According to CNNMoney, all of the news surrounding the stock market in the past few months, “has been good news, or at least neutral news,” but nothing bad. The rationale for all of these happy feelings is that the market has the ability to prognosticate for the worst of times, and did so in March when we saw the Dow dip to around 6,500. Additionally, it’s believed that 6,500 represented a worst-case scenario that never actually happened, and that therefore we’ve seen the lowest of the low.
While this perspective fueled the three-month surge, it lacks fundamentals that can be found on page one of Investing for Dummies. Before we fall for the hype, let’s face the facts. We are in uncharted economic conditions, and face headwinds that we’ve never seen before and that cannot yet be fully understood.
The Mortgage Bankers Association recently reported that the first quarter of 2009 showed the largest quarter-over-quarter increase in foreclosures since it began keeping records in 1972. U.S companies cut 532,000 jobs last month. Excluding Wal-Mart, according to a survey by Goldman Sachs and the International Council of Shopping Centers, May was the 10th straight month of same-store sales declines. The housing market is still suffering numerous problems and the GM and Chrysler bankruptcies represent the largest and seventh largest industrial failures in U.S. history respectively.
The most unsettling facts on the horizon are that banks are still holding a significant amount of toxic assets and that we are running record and unsustainable deficits that inevitably must be reigned in. When this happens American households will be further stressed and contracted – to what extent? No one knows. What does an economy like this rate on the Dow Jones Richter scale? If threat of capitalism’s total collapse is a 6,500, what number should we assign to the rising unemployment or the collapse of national giants like GM and Chrysler? Is the Dow correct now as it sits just under 9,000, or will we soon see a double dip?
It’s problematic to assume that the Dow Jones has accurately priced future events, or that it’s now correcting itself from overly preparing for a disaster we never saw. After all, if the Dow was as wise of a sage as some are saying it is, why did it recently need to correct itself so dramatically and why were its predicting capabilities so dead wrong just a year and a half ago? The Dow was up around 14,000 in October of 2007 and fell to around 6,500 in March of this year. Now we’re to believe it has insights into to the fundamental health of the market? I think I’d rather use my Ouija Board. Facts and data are the main indicators of any stock’s potential success – NOT the baseless fluff that’s being proliferated by the media about the market’s physic powers.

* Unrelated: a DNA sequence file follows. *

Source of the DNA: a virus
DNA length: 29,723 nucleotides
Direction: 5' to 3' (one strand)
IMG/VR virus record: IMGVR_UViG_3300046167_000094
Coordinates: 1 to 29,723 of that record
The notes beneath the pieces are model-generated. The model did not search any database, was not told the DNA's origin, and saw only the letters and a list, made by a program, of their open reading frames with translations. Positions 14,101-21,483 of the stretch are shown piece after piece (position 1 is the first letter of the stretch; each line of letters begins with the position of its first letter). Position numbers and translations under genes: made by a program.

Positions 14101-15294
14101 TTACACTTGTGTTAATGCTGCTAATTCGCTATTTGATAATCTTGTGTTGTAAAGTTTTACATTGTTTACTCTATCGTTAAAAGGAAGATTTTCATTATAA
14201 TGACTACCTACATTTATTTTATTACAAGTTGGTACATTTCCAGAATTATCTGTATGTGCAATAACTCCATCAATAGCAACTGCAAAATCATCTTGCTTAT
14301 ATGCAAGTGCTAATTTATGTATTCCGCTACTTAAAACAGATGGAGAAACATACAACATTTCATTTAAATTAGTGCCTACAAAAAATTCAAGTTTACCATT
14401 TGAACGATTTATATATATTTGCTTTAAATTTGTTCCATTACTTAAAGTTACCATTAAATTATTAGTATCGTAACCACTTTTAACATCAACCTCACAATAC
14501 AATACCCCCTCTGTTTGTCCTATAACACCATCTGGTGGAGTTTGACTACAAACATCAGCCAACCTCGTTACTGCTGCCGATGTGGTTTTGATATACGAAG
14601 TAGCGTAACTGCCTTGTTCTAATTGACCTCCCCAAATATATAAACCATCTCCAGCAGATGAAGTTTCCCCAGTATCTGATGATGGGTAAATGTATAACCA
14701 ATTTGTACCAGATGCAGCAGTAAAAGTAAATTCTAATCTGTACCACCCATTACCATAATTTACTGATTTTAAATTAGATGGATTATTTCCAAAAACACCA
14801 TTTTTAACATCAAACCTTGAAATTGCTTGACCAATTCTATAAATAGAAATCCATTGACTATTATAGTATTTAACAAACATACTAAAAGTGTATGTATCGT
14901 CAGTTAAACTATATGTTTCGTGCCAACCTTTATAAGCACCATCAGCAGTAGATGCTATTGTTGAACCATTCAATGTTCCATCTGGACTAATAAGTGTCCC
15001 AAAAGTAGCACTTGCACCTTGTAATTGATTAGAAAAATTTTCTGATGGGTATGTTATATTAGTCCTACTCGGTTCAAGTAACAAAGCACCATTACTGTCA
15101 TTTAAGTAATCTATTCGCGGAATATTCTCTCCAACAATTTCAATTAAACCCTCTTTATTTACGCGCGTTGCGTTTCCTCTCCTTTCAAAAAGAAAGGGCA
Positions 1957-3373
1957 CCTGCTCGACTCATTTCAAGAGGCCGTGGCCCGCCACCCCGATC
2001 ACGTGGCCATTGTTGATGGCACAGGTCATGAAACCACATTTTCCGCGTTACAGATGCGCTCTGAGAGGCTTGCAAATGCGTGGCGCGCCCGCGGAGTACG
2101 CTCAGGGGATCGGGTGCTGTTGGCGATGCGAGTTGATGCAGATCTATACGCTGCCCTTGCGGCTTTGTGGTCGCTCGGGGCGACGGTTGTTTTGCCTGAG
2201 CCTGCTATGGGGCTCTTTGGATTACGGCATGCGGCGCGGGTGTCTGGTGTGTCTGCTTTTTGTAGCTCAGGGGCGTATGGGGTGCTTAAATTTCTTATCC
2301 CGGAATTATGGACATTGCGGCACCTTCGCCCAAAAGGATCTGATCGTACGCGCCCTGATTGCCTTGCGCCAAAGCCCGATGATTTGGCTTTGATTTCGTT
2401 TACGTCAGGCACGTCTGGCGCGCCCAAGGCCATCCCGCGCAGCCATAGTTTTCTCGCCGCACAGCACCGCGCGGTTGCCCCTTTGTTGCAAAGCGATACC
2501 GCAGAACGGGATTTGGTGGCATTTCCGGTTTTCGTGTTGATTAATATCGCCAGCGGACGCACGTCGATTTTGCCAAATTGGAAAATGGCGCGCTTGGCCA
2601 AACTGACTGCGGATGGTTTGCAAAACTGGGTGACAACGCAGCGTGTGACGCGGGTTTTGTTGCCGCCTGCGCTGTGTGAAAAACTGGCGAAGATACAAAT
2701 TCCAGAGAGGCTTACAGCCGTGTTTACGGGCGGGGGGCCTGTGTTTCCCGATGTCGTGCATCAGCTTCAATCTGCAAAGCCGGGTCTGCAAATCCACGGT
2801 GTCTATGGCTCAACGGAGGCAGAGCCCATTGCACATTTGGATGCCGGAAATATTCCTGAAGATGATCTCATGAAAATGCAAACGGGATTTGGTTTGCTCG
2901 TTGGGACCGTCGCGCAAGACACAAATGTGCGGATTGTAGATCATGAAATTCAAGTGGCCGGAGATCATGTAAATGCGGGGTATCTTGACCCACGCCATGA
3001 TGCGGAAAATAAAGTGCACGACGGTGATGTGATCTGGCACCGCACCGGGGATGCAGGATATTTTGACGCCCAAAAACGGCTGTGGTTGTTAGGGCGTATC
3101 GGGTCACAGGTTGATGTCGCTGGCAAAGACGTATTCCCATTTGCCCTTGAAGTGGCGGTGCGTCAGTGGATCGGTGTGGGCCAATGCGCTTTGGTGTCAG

The argument that the Dow Jones has the ability to accurately prognosticate on the future is tenuous at best – especially in respect to the crippling events that seem to be on the horizon. Instead of debating on whether or not the performance of the overall market is an accurate economic indicator, investors should be focusing on the strength, or lack there of, of individual companies.
No investments should be made before the following questions are asked and answered: Is the average company’s dividend yield high? It is price to earnings ratio low? Is the company likely to be more or less profitable in the coming years? How is it managing the current recession? Essentially the basis of a true bull market is smart investors assessing the real world viability of companies as indicators of success, not a blind confidence that the market has already done that work for us.